ED overcrowding: the Ontario approach

Acad Emerg Med. 2011 Dec;18(12):1242-5. doi: 10.1111/j.1553-2712.2011.01220.x.


Ontario is Canada's most populous province, with approximately 12 million people and 130 emergency departments (EDs). Canada has a national single-payer universal health care system, but provinces are responsible for administration. After years of problems and failed attempts to address chronic ED overcrowding, in April 2008 Ontario embarked on an ambitious program to improve system performance through targeted investments (initially CAN$500 million over 3 years) and realigned incentives. Supporting the program were requirements for hospitals to submit timely data and targets for length of stay (LOS) and annual improvements; results are publicly reported. The program has been continued this year. While not all our provincial level targets have been met as yet, major improvements have been made, especially in access to care and LOS in the ED for patients eventually discharged home. The greatest improvements were made among the cohort of mainly urban, high-volume EDs that had the worst performance at baseline. This presentation will highlight some of the controversies and challenges and key lessons learned. Overall, the Ontario experience suggests ED overcrowding is a soluble problem, but requires a system-level intervention.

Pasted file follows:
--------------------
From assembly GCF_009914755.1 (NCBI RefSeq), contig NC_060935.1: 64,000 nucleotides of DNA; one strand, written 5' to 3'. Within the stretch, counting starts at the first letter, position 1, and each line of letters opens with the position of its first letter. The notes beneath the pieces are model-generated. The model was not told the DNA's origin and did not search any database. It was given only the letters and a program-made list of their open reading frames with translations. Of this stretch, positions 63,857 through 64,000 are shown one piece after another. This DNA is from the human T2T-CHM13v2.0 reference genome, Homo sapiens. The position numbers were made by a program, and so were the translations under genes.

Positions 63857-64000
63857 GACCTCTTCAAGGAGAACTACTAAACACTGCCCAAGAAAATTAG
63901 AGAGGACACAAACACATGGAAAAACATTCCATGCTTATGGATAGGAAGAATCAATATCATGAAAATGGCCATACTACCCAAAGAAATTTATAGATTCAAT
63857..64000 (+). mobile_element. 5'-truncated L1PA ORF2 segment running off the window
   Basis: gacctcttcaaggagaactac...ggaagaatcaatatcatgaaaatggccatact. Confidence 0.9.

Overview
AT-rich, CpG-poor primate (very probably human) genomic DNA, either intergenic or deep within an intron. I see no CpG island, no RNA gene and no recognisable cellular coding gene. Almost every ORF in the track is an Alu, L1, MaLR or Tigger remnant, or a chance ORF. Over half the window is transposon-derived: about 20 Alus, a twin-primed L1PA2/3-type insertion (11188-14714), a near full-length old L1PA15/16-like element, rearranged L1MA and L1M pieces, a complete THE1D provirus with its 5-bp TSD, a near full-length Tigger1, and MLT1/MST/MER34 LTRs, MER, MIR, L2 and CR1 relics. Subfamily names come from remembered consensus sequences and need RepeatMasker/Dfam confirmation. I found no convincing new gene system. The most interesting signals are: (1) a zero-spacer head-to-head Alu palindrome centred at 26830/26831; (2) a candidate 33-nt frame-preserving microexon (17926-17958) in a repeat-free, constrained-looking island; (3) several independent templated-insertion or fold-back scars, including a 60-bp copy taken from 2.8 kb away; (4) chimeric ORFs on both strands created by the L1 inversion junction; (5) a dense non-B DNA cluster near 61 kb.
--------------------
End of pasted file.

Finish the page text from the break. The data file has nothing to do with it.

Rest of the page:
Publication types

  • Research Support, U.S. Gov't, P.H.S.

MeSH terms

  • Crowding*
  • Emergency Service, Hospital / organization & administration*
  • Female
  • Health Care Reform
  • Health Care Surveys
  • Humans
  • Male
  • National Health Programs / organization & administration
  • Ontario
  • Outcome Assessment, Health Care*
  • Program Development
  • Program Evaluation